Guilt – you may be feeling guilty for not realising sooner, for bringing the abuser into your child’s life or simply for trusting the abuser. You have nothing to feel guilty for. Abusers will deliberately work to gain the trust of everyone around that child and will cover up what is happening however they can.

Anger – you may be feeling angry with the abuser, with yourself or even with your child for not telling you sooner. These are all very normal feelings but it’s important to remember that the only person who has done something wrong is the abuser. If can be helpful to talk through these feelings with someone trusted and/or and organisation such as ourselves.

Loss – very often it is someone trusted and even loved who perpetrates these crimes and the loss of that person from your life can be a very difficult and complex things to deal with. It can bring up a lot of mixed feelings and, again, if can be helpful to acknowledge these feelings and talk them through.

Things may feel different and knowing something so traumatising has happened to your child can be devastating and hard to cope with. Things might not be the same as they were before but, with the right support, healing is possible.

When something bad happens it is normal for us to try and rationalise it by thinking about what we could have done to stop it. However, the perpetrator is the only one who should and could have done something differently. You and your child are not to blame for the abuser’s actions.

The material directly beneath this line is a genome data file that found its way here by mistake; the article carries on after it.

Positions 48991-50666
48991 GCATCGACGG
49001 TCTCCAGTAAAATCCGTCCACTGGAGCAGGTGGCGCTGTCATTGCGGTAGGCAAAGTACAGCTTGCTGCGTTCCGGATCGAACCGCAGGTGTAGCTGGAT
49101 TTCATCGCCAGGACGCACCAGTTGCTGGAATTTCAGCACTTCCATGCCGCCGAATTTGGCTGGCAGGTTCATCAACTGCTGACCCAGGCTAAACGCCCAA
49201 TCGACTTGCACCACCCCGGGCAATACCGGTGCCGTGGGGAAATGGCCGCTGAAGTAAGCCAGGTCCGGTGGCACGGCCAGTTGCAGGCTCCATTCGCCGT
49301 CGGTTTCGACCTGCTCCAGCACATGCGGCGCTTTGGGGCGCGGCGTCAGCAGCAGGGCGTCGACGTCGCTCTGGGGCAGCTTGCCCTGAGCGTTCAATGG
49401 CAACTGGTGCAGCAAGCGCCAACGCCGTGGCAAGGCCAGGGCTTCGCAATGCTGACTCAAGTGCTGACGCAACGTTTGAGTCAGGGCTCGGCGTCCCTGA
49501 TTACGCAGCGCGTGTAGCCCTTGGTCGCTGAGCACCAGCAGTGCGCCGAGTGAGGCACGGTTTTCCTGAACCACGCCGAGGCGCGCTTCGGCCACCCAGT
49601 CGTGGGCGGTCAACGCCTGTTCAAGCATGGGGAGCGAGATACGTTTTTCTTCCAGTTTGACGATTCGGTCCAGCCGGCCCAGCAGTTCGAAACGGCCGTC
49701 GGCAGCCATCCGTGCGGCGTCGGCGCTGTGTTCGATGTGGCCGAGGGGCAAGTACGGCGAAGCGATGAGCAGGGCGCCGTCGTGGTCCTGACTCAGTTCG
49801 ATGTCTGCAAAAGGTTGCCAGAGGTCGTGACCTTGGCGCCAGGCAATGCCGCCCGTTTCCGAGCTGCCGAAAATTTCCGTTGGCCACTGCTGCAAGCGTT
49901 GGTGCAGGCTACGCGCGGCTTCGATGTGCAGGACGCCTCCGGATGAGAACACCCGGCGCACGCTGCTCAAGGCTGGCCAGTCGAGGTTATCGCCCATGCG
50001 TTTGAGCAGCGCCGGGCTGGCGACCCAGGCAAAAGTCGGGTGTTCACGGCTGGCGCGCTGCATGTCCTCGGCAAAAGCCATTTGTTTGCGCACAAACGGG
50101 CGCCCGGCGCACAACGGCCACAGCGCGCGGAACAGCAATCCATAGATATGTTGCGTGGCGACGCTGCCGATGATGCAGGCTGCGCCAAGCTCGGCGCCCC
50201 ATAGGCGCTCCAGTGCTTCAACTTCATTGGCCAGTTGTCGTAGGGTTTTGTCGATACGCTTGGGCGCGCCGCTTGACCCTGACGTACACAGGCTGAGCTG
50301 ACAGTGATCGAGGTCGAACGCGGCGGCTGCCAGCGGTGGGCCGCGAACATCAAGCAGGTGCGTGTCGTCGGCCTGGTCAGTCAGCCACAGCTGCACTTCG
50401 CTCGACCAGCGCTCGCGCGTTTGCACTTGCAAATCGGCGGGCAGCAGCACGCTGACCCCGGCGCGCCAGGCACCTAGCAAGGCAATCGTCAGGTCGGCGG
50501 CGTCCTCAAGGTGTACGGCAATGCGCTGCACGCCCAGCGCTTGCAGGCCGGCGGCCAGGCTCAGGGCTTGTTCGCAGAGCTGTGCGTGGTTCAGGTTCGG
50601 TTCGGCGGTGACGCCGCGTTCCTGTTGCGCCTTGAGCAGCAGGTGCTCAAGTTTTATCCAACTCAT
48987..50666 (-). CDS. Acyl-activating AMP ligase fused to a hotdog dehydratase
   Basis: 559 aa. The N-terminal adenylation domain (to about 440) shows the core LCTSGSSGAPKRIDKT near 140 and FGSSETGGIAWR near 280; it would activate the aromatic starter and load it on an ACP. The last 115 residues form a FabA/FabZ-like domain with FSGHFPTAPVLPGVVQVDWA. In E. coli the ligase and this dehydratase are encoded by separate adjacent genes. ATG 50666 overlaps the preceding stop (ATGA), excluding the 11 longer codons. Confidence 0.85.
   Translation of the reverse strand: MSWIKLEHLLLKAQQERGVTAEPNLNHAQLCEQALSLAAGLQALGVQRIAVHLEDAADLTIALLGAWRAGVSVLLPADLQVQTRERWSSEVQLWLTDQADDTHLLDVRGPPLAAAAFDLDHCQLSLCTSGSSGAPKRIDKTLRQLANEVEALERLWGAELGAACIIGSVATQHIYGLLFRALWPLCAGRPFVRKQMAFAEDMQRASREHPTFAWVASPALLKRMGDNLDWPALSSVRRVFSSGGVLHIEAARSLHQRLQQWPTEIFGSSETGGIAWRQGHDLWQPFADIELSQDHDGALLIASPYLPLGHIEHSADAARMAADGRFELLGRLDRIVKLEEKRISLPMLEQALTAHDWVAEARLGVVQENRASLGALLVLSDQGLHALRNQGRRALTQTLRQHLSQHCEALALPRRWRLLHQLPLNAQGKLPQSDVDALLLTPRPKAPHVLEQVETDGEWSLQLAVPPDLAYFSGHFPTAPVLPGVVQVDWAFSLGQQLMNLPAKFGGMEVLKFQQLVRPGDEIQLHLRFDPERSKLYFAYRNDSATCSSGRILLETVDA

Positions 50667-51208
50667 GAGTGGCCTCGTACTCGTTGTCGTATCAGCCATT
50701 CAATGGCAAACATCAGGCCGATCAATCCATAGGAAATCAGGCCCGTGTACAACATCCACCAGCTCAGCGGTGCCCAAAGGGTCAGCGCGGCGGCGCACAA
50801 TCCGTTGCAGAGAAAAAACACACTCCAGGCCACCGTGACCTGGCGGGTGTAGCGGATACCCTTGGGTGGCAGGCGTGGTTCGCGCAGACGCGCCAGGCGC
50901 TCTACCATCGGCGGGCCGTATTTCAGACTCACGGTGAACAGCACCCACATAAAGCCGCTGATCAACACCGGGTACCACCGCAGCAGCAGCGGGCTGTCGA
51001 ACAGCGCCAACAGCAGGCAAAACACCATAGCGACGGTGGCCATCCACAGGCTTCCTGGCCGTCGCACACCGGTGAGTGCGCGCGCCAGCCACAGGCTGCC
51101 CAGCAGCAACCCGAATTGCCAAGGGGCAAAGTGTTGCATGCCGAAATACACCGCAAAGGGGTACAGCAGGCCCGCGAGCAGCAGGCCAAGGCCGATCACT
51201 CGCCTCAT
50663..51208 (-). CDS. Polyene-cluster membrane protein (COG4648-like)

Perpetrators of sexual violence are very manipulative and don’t just groom the survivor, but will groom families and even whole communities into trusting them so that they are able to sexually abuse.

The perpetrator made the decision to lie, manipulate and abuse.. The betrayal of trust can be immensely painful but the fault lies only with the perpetrator.

Grooming is when someone builds or uses an existing connection with a child to gain or exploit their trust for the purposes of sexual abuse, sexual exploitation or trafficking.

Children and young people can be groomed in-person or online, by a stranger or by someone they know, for example, a family member, friend or person in a position of trust.

Many children and young people don’t understand that they have been groomed or that what has happened is abuse.

You can find out more via the NSPCC’s website.

No, it is a myth that people who have been abused become abusers themselves.

This myth is often used to try and excuse those who perpetrate sexual violence and abuse.

If you think about it, the majority of survivors are women and girls and the majority of perpetrators are men and boys, so this just wouldn’t make sense.